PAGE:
Delaying the initiation of progesterone supplementation results in decreased pregnancy rates after in vitro fertilization: a randomized, prospective study.

Journal Article (Clinical Trial;Journal Article)

OBJECTIVE: To compare IVF outcome between two protocols for luteal phase supplementation, one beginning on day 3 after oocyte retrieval and the other beginning on day 6 after retrieval. DESIGN: Prospective, randomized study. SETTING: University-based assisted reproductive technology center. PATIENT(S): One hundred twenty-six consecutive patients undergoing IVF between January and July 2000. INTERVENTION(S): Patients were randomized to begin luteal phase support using vaginal progesterone beginning either on day 3 after oocyte retrieval or on day 6 after oocyte retrieval. MAIN OUTCOME MEASURE(S): Clinical pregnancy rates and implantation rates. RESULT(S): All patients randomized underwent transfer. There were no differences in age, oocytes retrieved, or embryos transferred between the two groups. Those patients receiving luteal phase support with progesterone beginning on day 6 after retrieval had a significantly lower clinical pregnancy rate per transfer compared with those beginning support on day 3 after retrieval (44.8% vs. 61.0%, respectively). This difference in pregnancy rates was greater in those patients undergoing a luteal gonadotropin releasing hormone (GnRH) agonist down-regulation protocol (47.5% vs. 71.4%, day 6 vs. day 3, respectively). Beginning support on day 6 also significantly decreased implantation rates in the GnRH agonist group (21.0% vs. 34.0%, day 6 vs. day 3, respectively). CONCLUSION(S): Pregnancy rates are significantly decreased by initiating luteal-phase progesterone supplementation on day 6 after oocyte retrieval during in vitro fertilization cycles.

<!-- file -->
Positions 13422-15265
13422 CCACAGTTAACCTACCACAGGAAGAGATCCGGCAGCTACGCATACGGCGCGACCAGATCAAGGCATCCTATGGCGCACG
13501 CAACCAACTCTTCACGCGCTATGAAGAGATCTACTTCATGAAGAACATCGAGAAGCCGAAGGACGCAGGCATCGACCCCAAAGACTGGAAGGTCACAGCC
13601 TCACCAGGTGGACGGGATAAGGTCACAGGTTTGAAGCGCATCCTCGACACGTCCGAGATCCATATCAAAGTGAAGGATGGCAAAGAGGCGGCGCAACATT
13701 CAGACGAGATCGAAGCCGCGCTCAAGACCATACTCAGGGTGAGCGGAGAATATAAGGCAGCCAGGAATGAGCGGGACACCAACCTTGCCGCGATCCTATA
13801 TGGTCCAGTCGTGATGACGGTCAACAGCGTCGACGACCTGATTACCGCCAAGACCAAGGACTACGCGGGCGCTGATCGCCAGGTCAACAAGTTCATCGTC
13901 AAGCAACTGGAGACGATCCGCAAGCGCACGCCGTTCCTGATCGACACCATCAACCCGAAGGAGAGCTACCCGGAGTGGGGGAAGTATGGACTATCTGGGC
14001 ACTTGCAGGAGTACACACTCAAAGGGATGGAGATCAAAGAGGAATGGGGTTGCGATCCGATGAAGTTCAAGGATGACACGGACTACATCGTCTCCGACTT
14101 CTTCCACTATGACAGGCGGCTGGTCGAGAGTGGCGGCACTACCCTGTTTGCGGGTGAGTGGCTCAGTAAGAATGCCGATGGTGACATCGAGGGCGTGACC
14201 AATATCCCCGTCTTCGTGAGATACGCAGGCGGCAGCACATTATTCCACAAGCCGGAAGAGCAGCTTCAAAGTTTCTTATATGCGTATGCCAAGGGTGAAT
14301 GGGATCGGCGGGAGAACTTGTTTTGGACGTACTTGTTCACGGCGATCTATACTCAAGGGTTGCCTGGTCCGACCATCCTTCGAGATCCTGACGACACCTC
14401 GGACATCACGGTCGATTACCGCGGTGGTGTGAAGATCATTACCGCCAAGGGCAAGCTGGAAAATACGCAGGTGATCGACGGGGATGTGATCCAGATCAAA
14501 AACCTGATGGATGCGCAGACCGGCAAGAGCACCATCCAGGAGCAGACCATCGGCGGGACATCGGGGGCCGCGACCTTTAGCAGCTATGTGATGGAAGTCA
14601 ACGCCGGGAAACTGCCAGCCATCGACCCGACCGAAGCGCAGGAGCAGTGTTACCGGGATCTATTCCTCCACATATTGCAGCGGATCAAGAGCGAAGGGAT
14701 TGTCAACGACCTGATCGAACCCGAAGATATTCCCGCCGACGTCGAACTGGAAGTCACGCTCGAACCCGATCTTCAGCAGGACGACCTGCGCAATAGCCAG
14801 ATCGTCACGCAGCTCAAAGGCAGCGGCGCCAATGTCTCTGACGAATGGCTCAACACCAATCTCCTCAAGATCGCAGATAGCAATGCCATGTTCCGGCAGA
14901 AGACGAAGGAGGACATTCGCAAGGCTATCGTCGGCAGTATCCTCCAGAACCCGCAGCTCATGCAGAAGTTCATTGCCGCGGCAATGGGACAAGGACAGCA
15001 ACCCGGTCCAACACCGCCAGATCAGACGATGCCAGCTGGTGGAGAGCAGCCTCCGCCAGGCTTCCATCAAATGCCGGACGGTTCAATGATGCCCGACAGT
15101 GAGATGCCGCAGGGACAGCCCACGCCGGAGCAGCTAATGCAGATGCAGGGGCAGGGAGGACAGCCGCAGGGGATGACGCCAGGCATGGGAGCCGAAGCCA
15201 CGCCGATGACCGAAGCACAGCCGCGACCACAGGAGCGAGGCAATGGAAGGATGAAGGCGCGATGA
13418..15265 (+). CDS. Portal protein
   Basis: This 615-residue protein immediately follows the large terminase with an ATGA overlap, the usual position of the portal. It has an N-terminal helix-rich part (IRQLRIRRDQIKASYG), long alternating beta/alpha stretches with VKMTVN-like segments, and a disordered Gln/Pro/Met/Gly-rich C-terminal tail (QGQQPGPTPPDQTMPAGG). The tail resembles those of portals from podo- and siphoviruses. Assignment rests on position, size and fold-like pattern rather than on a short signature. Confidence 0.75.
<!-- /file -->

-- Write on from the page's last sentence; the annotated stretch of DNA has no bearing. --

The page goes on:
Full Text

Duke Authors

Cited Authors

  • Williams, SC; Oehninger, S; Gibbons, WE; Van Cleave, WC; Muasher, SJ

Published Date

  • December 2001

Published In

Volume / Issue

  • 76 / 6

Start / End Page

  • 1140 - 1143

PubMed ID

  • 11730741

International Standard Serial Number (ISSN)

  • 0015-0282

Digital Object Identifier (DOI)

  • 10.1016/s0015-0282(01)02914-4


  • eng

Conference Location

  • United States